Is it possible for the symmetric squares of a pair of non-isomorphic curves $C_1, C_2$ defined over a field $K$ to be isomorphic?

EDIT: as the user @abx has mentioned, there exist such examples in the case of genus 2 curves. I would like to add further restrictions which correspond to the special case I am interested in: what if $C_1$ and $C_2$ are both smooth plane quartic curves?

  • 4
    $\begingroup$ Yes. There are many examples of pairs of non-isomorphic curves of genus 2 whose Jacobians are isomorphic. Therefore their symmetric squares are isomorphic, because they are obtained by blowing up one point in their Jacobian. $\endgroup$
    – abx
    Sep 20 at 17:27
  • $\begingroup$ What if I am particularly interested in projective plane quartics then? Is it still the case? $\endgroup$
    – kindasorta
    Sep 20 at 17:32

1 Answer 1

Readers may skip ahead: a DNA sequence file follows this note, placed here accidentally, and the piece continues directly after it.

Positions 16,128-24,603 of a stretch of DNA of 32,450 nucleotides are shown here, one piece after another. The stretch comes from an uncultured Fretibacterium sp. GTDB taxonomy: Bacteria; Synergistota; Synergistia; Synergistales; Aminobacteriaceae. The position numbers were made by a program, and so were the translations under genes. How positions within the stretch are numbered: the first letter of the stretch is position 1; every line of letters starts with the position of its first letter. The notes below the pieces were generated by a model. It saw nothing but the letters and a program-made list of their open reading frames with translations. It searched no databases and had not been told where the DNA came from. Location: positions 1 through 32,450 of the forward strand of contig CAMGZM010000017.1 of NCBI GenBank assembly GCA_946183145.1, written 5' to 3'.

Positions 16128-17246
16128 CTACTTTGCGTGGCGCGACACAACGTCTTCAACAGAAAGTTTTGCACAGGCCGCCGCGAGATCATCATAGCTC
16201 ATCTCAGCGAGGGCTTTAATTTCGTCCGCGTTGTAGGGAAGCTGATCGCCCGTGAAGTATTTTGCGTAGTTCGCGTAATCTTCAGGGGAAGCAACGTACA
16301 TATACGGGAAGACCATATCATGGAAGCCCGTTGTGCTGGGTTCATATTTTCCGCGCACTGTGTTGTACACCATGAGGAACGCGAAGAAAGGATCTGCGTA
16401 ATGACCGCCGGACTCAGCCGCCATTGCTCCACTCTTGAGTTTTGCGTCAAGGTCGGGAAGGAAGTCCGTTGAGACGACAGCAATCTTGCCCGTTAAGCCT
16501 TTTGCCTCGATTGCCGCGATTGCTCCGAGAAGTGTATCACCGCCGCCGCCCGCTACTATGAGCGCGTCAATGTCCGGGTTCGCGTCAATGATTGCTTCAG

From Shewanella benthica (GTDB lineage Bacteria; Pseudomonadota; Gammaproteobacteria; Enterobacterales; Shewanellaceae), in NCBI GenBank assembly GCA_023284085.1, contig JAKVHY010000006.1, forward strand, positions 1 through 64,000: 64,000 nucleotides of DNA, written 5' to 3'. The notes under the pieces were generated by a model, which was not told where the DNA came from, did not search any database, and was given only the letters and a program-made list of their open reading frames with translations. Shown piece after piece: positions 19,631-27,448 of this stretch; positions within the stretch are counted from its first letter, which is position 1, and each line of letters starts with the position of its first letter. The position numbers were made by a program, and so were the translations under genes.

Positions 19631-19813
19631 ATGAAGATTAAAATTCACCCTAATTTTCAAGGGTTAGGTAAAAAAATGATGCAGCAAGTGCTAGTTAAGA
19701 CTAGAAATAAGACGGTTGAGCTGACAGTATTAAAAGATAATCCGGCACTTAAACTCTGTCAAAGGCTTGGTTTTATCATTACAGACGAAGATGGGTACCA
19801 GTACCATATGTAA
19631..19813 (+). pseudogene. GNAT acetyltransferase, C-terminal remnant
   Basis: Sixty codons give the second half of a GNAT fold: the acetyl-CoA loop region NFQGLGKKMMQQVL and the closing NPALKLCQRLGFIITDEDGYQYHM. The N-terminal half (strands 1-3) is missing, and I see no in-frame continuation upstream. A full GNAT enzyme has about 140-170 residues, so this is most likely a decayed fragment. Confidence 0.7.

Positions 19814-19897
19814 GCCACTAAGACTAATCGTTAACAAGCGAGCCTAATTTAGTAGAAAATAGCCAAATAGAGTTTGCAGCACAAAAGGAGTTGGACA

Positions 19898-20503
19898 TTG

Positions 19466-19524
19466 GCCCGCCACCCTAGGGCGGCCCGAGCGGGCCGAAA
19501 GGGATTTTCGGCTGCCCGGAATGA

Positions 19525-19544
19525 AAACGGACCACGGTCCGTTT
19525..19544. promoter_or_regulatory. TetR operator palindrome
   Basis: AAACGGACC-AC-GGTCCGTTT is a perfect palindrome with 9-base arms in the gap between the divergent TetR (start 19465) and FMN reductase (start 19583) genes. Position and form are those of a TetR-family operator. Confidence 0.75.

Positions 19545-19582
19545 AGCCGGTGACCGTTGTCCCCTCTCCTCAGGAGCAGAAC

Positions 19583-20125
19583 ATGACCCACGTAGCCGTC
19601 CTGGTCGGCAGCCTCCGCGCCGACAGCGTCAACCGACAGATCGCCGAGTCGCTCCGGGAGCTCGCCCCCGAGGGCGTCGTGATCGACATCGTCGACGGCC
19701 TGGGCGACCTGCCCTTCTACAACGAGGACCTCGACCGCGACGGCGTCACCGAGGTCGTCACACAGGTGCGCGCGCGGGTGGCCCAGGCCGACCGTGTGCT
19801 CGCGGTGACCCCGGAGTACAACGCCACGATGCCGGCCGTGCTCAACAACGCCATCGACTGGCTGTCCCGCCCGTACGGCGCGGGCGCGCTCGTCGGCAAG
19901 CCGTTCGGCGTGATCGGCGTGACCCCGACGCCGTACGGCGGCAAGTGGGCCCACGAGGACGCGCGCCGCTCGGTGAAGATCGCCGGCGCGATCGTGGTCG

If $C_1$ and $C_2$ are smooth plane quartics and $$ f \colon S^2C_1 \to S^2C_2 $$ is an isomorphism then it induces an isomorphism $$ J(C_1) \cong \mathrm{Alb}(S^2C_1) \stackrel{\mathrm{Alb}(f)}\to \mathrm{Alb}(S^2C_2) \cong J(S^2C_2) $$ is an isomorphism that takes the theta-divisor of the first (equal to the image of $S^2C_1$ under the Albanese morphism) to the theta-divisor of the second (equal to the image of $S^2C_2$ under the Albanese morphism). Thus, we have an isomorphism of Jacobians compatible with principal polarizations, hence, by Torelli theorem, an isomorphism of the curves.

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    $\begingroup$ I think that essentially the same argument works for hyperelliptic curves of genus 3 as well (using that $S^2C$ contains a unique rational curve in this case). $\endgroup$ Sep 20 at 18:54
  • 1
    $\begingroup$ A similar result for curves of arbitrary genus was proved by Martens in the 60's. See "An extended Torelli theorem", Amer. J. Math, 87 (1965), pp. 257–261. There is also a more recent result of Ciliberto and Sernesi for symmetric products of degree greater than the genus.) $\endgroup$
    – naf
    Sep 21 at 2:03

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